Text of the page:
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Burmese investment laws for foreign to open up

Burmese investment laws for foreign to open up

Wednesday, 14 September 2011
Burmese government says that foreign investments that operate in the name of Burmese citizens must be transformed into a legal foreign investment, and the government is preparing laws that will create a more favourable business climate.

The Burmese government says investment laws will be revised to make a more favorable climate for foreign-controlled businesses in the names of Burmese citizens. This file photo shows downtown Rangoon. Photo: Mizzima
The Burmese government says investment laws will be revised to make a more favorable climate for foreign-controlled businesses in the names of Burmese citizens. This file photo shows downtown Rangoon. Photo: Mizzima
Aung Naing Oo, the deputy director of the National Planning and Economic Development Ministry, said that the government would enact laws for foreign investments in the name of Burmese citizens made since 1988. It will also offer businesses incentives.

“To attract foreign investments, we will find loopholes in the foreign investment laws to be modified to make the laws flexible. We will create a favourable condition. Now we are modifying the laws and they will be enacted soon,” Aung Naing Oo told Mizzima. He did not disclose how many businesses operate in the name of Burmese citizens but are controlled by foreigners.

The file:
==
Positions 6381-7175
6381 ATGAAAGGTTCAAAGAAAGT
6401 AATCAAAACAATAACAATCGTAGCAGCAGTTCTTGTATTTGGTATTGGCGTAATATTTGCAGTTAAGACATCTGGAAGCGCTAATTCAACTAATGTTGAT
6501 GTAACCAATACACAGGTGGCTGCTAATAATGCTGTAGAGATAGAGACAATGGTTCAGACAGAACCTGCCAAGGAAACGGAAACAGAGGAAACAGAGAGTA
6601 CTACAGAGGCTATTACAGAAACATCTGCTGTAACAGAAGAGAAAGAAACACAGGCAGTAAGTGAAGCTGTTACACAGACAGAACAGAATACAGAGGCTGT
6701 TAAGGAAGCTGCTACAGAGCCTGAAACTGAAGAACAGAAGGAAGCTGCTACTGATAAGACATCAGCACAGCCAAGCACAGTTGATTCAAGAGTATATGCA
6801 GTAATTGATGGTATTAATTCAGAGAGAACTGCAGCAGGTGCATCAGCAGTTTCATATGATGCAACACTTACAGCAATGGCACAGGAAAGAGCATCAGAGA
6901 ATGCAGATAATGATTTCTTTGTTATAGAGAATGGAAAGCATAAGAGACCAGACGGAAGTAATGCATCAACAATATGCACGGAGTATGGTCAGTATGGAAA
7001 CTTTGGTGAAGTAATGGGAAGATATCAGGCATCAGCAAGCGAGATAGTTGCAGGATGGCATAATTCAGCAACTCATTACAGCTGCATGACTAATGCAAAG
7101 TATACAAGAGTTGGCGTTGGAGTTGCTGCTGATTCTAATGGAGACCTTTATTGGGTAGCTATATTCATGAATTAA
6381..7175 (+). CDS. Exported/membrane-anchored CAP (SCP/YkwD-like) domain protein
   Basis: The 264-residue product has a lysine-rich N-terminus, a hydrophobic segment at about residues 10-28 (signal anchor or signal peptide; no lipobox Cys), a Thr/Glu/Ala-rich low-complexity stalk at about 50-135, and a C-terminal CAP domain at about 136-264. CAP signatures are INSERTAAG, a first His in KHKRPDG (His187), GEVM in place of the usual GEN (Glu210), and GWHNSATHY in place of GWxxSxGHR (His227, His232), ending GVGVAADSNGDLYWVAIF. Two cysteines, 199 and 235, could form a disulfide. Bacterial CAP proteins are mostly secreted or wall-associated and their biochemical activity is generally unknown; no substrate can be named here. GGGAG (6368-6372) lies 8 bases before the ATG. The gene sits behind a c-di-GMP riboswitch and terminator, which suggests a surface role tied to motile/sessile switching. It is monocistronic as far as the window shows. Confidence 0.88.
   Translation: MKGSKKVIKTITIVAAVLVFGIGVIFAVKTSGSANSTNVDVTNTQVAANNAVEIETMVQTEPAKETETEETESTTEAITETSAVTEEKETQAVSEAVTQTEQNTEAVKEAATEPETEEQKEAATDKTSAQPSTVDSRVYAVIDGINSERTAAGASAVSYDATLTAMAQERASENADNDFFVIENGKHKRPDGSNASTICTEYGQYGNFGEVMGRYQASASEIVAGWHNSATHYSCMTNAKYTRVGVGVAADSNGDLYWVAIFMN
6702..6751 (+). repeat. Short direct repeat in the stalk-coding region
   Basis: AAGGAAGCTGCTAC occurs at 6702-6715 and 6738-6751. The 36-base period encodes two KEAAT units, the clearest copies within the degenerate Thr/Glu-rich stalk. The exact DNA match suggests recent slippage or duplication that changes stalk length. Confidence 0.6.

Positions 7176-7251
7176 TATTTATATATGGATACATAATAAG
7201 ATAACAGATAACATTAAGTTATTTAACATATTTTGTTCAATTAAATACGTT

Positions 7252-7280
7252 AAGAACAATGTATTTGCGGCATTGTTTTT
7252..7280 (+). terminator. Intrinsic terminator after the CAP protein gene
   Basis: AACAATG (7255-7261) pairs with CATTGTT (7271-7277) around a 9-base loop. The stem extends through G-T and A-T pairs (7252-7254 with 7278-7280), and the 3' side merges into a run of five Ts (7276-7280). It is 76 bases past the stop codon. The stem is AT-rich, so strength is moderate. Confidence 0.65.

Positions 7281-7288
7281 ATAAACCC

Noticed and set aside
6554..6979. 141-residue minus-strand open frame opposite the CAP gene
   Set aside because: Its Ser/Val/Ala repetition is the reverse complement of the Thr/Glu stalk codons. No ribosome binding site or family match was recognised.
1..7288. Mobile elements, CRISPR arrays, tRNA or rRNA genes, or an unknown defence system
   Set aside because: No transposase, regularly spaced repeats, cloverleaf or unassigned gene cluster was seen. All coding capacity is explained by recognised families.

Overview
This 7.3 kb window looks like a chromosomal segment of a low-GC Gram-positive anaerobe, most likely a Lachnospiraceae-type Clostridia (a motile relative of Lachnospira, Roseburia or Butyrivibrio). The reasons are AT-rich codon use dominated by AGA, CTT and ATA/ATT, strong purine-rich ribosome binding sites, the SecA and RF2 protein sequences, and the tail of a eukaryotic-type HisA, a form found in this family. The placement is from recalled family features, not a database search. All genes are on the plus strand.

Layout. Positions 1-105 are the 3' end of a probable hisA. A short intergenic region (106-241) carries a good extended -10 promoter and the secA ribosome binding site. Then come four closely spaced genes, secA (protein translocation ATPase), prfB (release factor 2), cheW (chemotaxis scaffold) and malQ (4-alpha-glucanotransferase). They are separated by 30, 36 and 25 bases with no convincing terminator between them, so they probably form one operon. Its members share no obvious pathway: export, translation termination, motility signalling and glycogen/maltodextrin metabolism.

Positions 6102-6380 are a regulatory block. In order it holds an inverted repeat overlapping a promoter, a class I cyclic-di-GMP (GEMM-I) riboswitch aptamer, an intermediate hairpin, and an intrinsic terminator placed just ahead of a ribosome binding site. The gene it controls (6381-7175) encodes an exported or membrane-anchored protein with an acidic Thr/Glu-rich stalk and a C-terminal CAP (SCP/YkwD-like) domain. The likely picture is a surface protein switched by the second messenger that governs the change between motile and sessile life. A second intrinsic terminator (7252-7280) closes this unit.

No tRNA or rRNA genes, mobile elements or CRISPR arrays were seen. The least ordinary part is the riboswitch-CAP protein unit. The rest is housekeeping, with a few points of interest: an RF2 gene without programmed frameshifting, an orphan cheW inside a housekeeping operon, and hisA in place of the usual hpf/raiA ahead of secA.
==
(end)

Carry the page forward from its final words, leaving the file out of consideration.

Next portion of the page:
The government will introduce the changes because foreign-controlled businesses in the name of Burmese citizens could harm the investment policy and the national interests in the future, Aung Naing Oo said.

He said that notifications to revoke some investment laws would be declared soon. New laws will be introduced in Parliament for approval by lawmakers, he said.

Among the proposed changes, said Aung Naing Oo, would be to allow privately owned land to be rented by foreigners, and the removal of some restrictions in exchanging foreign currencies.  Currently, foreigners can only rent government-owned land.

The authorities announced the new policy in a meeting with Burmese business owners at the Union of Myanmar Federation of Chambers of Commerce and Industry (UMFCCI) office in Rangoon.

UMFCCI Vice Chairman Hla Maung Shwe said that one of the causes of low foreign investment in Burma are the existing foreign investment laws that set the currency exchange rate at just six kyat per one US dollar and other restrictions.

“The main obstacle for them is the existing [official] exchange rate of six kyat per one dollar. The second weak point is that the government could not fulfill its promises to some investments. There are restrictions. If we modify the regulations, the situation will improve,” Hla Maung Shwe told Mizzima.

If the government changes the relevant laws and allows foreign companies to do business more freely, foreign investments will increase and the country will be able to adopt technologies and promote its exports, creating more job opportunities, he said.

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